Invariant rule is broken?

To my understanding, the code, Rust Playground should not pass compiling, but it compiles, why?

use std::marker::*;

struct WhatAboutThis<'a> {
    name: i32,
    _a: PhantomData<&'a WhatAboutThis<'a>>,

impl<'a> WhatAboutThis<'a> {
    fn x(self: &'a mut &'a Self) {} 

fn main() {
    // tricky can't outlive 'a
    let mut tricky = WhatAboutThis {
        name: 32,
        _a: PhantomData,

    // &mut &'1 tricky
    let p = &mut &tricky;  

    // signature of x: fn x(self: &'a mut &'a Self) {} 
    //  1. &mut T is invariant at T, so '1 == 'a 
    //  2. T is &'1 tricky,  '1 should not outlive strike
    //  3. tricky can't outlive 'a, neither, because of _a: PhantomData<&'a WhatAboutThis<'a>>
    // so, '1 == 'a == scope_life_of(tricky)

    // move tricky, should fail to compile because '1 is still alive
    let z = tricky;
    println!("{:?}", z);

When the move happens, &'1 tricky is ended, so '1 is dead, thus the move is successful.

As for the invariance of &'a mut Type<'a>, it means these things:

  • Type<'a> lives as long as the referene &'a mut lives
  • &'a mut lives as long as the referene Type<'a> lives
  • Type<'a> dies as long as the referene &'a mut dies
  • &'a mut dies as long as the referene Type<'a> dies

The move only invalidates the lifetime 'a,with the invariance rule upheld.

    let p = &mut &tricky;  
//               ^^^^^^^

WhatAboutThis<'w> is covariant in 'w, so the underlined portion just chooses some 'm to create a &'m WhatAboutThis<'m> that matches the lifetime of the &'m mut (which need only stick around until the call to p.x()).

To avoid the covariance (for fun and profit) during construction of the &mut & _... hmm... I don't know if there is a safe way to do so. This accomplishes it:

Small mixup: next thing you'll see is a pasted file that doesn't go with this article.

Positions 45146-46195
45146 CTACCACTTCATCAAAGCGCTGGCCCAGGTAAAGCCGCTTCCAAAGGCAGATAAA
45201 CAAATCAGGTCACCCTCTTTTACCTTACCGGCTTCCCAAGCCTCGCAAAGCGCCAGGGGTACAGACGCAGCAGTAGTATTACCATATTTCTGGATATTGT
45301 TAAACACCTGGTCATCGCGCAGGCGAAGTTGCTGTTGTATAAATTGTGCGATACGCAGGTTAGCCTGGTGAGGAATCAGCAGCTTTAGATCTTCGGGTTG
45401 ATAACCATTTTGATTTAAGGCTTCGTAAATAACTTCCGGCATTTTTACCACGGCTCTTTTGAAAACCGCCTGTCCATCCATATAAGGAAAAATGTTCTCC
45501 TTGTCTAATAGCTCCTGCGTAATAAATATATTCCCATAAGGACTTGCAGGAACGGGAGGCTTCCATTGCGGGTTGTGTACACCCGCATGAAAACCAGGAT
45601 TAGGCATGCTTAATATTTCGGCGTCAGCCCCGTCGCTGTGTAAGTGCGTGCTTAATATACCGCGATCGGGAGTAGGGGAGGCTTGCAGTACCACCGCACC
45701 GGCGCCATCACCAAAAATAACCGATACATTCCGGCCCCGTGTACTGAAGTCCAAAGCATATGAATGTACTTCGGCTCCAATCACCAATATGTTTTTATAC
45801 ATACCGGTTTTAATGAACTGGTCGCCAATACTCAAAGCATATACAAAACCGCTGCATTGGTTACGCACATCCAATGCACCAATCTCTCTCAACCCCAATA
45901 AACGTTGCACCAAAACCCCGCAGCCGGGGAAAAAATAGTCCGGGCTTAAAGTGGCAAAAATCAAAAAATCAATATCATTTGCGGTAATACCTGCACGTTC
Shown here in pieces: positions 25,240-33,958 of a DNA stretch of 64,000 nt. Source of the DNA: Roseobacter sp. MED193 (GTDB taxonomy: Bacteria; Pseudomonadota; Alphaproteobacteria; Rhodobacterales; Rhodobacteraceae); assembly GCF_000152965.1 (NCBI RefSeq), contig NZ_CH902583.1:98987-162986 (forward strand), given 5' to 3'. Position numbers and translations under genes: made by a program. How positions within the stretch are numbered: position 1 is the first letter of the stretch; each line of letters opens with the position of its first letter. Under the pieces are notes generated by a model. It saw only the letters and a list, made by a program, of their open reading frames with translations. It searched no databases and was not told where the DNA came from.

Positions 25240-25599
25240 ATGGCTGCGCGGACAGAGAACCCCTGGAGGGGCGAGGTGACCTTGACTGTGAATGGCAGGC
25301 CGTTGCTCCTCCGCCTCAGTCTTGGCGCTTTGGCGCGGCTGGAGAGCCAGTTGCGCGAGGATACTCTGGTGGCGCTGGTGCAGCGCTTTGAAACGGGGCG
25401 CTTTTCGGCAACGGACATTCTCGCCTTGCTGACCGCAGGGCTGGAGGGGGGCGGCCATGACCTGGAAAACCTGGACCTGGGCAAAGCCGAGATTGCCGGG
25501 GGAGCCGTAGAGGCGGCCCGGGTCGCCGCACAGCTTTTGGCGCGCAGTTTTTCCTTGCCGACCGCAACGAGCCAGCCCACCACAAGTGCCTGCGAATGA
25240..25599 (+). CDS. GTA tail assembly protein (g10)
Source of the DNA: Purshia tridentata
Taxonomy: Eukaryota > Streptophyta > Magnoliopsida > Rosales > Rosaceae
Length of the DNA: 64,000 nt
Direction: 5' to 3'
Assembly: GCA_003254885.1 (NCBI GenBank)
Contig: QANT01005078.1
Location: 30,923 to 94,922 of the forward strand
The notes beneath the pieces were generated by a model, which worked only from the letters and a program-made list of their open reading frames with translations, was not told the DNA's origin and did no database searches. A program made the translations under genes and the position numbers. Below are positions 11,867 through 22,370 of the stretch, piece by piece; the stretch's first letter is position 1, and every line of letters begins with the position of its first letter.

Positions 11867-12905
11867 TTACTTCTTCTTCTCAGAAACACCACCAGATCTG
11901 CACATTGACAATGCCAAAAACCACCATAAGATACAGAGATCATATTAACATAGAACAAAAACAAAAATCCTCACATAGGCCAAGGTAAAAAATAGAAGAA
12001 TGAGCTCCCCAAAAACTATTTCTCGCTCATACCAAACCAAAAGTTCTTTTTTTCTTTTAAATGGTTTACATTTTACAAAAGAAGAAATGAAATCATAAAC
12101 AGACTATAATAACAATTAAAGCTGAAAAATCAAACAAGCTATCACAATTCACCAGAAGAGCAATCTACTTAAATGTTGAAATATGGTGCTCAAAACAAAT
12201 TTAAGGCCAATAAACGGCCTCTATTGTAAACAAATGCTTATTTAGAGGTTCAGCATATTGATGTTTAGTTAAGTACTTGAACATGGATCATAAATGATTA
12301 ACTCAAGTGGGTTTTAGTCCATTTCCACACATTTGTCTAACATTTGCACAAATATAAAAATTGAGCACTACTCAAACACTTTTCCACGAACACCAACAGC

fn hmm<'x, 'y>(self: &'x mut &'y mut Self) -> &'x mut &'y Self {
        let ptr: *mut &'y mut Self = self;
        let ptr = ptr as *mut &'y Self;
        unsafe { &mut *ptr }

// ...

    let p = (&mut tricky).hmm();

But that doesn't really mean much as a &'a mut Self must also be created to call hmm with the necessary lifetimes in the playground, and that alone is enough to create the borrowed-forever scenario.

Generics or TAIT or something might be able to create the &'a mut &'a WhatAboutThis<'a> without borrowing it forever before the creation.

1 Like

What means create a &'m WhatAboutThis<'m> ? Is the WhatAboutThis<'m> indeed the tricky? If it is tricky, then tricky is a instance of WhatAboutThis<'m>, which holds a reference of &'m WhatAboutThis<'m>.

Seems you are talking about a 'm and 'm < 'a. Then WhatAboutThis<'m> should not be the tricky.

You can't take a &mut to a &WhatAboutThis<'_> until the &WhatAboutThis<'_> exists.

Here it is in slower motion.

Or without the intermediate reasoning:

    // Call this a WhatAboutThis<'w>
    let mut tricky = WhatAboutThis {
        name: 32,
        _a: PhantomData,

    // This is a &'m WhatAboutThis<'m> ('w: 'm)
    let mut r = &tricky;
    // This is a &'m mut &'m WhatAboutThis<'m>
    let p = &mut r; 
    // Due to this call

    let y = r; // fails (r is borrowed forever -- for `'m`)

    // This is fine (tricky is not borrowed forever; `'w` > `'m`)
    let z = tricky;
1 Like

You can change &'a WhatAboutThis<'a> to *mut WhatAboutThis<'a> to avoid covariantion.

struct WhatAboutThis<'a> {
    name: i32,
    _a: PhantomData<*mut WhatAboutThis<'a>>,

Now the compiler won't compile.

error[E0505]: cannot move out of `tricky` because it is borrowed
  --> src/
16 |     let tricky = WhatAboutThis {
   |         ------ binding `tricky` declared here
22 |     let p = &mut &tricky;  
   |                  ------- borrow of `tricky` occurs here
38 |     let z = tricky;
   |             ^^^^^^
   |             |
   |             move out of `tricky` occurs here
   |             borrow later used here

For more information about this error, try `rustc --explain E0505`.

So I can

impl<'a> T<'a> {
    fn method(this: &mut &'a Self) {}

let ref : &'any T<'short> = &'any T<'long>; // as long as T is covariant

ref.method(); // will call T::<'short>::method(&mut &'short Self)
              // not T::<'long>::method(&mut &'long Self)

Is that correct?

So long as T<'t> is covariant in 't, yes.[1]

  1. And you don't use a keyword for a variable name :wink: ↩︎

1 Like

Only covariant in 't, not the whole T<'t>?

T is covariant when all it's fields is covariant; While only covariant in 't and other fields is not will lead T to be invariant. Is that Ok?

It proved to be true, covariant at lifetime is enough. Rust Playground

Variance is a per-parameter sort of thing. &'a mut T is covariant in 'a and invariant in T for example.

T<'t> only has the one parameter so it comes down to the same thing (but I prefer to be specific due to cases like &'a mut T).

1 Like

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